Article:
It’s real news, but a fake headline. How did it happen?
An offensive headline claiming that President Donald Trump did unspeakable things to his daughter Ivanka appears to be published by Yahoo Finance, is being shared on Facebook.
“Donald Trump fucked his daughter in the ass while firing a gun and screaming the n-word,” the headline reads. The post looks exactly like it came from Yahoo Finance, leading one individual to wonder if an editor somewhere has lost his job.
The actual link goes to the Yahoo Finance website, where the headline is “What Donald Trump taught his daughter Ivanka about being an inspiring leader.” The article, which first appeared on Business Insider in March 2016, makes no mention of Donald Trump doing anything to his daughter other than teaching her “a tremendous amount about how to be an inspiring leader.”
The changed headline appears to originate with a meme Facebook Page listed as a “public figure.” The page posted the fake headline on March 21, 2016, the same day the article appeared on Yahoo Finance. It wasn’t shared by many people, and disappeared until Friday afternoon. The post has since been deleted, though screenshot even ended up on Imgur and elsewhere.
The obviously fake and clearly misleading headline is possible because of a feature that is supposed to make content publisher’s lives easier. Instead, publishers are unable to prevent other Pages they do not manage from changing the headline of shared content.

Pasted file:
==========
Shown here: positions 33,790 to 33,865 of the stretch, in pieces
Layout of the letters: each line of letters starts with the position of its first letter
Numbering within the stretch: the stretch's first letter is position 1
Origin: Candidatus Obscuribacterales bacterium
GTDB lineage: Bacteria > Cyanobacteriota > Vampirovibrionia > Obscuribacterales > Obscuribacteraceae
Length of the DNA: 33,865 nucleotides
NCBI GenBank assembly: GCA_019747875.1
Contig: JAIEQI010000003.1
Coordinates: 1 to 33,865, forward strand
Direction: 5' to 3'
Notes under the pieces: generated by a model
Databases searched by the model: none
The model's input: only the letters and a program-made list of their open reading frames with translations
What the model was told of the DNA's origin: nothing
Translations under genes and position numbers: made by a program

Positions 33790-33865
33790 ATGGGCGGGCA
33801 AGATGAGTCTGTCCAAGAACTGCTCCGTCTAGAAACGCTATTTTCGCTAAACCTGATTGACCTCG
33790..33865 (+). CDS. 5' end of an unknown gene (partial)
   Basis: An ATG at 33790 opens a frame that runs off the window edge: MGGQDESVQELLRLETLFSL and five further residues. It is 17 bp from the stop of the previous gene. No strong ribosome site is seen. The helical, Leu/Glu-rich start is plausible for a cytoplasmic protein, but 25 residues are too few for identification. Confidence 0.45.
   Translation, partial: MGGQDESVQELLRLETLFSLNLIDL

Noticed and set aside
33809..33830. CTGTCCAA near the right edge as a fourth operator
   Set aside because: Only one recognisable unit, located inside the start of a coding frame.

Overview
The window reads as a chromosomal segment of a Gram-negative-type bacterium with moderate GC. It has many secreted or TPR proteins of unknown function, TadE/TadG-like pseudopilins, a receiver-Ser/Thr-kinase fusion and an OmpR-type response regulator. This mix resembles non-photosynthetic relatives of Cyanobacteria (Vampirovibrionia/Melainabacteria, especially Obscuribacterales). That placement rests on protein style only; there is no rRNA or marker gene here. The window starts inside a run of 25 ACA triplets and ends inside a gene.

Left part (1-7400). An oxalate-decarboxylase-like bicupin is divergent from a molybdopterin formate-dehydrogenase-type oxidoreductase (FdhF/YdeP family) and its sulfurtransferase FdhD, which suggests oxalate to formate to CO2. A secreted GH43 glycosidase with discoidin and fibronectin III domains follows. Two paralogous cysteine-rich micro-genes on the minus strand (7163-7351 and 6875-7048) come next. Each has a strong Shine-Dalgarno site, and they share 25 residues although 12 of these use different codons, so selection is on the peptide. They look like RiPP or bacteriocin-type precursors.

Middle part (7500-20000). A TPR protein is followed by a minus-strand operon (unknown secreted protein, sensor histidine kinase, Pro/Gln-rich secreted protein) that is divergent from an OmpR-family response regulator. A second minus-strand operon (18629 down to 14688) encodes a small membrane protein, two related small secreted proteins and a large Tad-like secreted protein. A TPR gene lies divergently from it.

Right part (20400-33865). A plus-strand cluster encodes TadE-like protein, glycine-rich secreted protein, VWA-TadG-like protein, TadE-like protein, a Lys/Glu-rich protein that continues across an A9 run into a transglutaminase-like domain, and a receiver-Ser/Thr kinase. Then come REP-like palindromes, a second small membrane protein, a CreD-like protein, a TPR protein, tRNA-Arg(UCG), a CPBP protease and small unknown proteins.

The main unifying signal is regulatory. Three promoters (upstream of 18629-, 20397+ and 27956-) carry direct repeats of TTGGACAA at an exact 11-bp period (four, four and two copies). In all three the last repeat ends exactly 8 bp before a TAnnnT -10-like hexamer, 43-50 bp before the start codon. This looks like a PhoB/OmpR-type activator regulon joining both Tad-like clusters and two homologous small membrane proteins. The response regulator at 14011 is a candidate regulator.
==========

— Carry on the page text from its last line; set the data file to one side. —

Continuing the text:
Facebook Page administrators are able to edit the headline and subhead of any article they publish on their Page, but individuals cannot do that on their personal profiles.
At one time, Facebook allowed anyone to edit headlines of news articles before sharing them. The headline and subtitle editing feature lasted four years, from 2011 to 2015, when Facebook limited the edit feature to Pages.
A spokesman for Facebook told The Daily Caller News Foundation on background that the headline editing feature is intended to allow Page owners to change the headlines on their own stories.
But anyone can create a Facebook Page, take a link from any URL, and theoretically publish news articles with any headline they wish, meaning ridiculously fake headlines like the one above could be shared to look like real news.
Facebook is working on a technical fix to avoid such egregiously misleading fake headlines, the spokesman told TheDCNF, but would not comment on what that would look like.
Facebook has been criticized both for doing too little to stop the spread of fake news, and for doing too much to limit politically incorrect content. “In a free society, it’s important that people have the power to share their opinion, even if others think they’re wrong,” Facebook CEO Mark Zuckerberg wrote in a blog post February. Facebook has begun to introduce ways to mark news as fake or disputed, though that is dependent on fact checking websites.
“Our approach will focus less on banning misinformation, and more on surfacing additional perspectives and information, including that fact checkers dispute an item’s accuracy,” Zuckerberg said.
But changing a news organization’s headline to say something completely opposite to what the author intended isn’t part of free speech or diversity of opinion.
For now, all Facebook can do to limit pages abusing the headline edit feature is wait for someone to report the post for violating the terms of agreement, which states that “Pages must not contain false, misleading, fraudulent or deceptive claims or content.”
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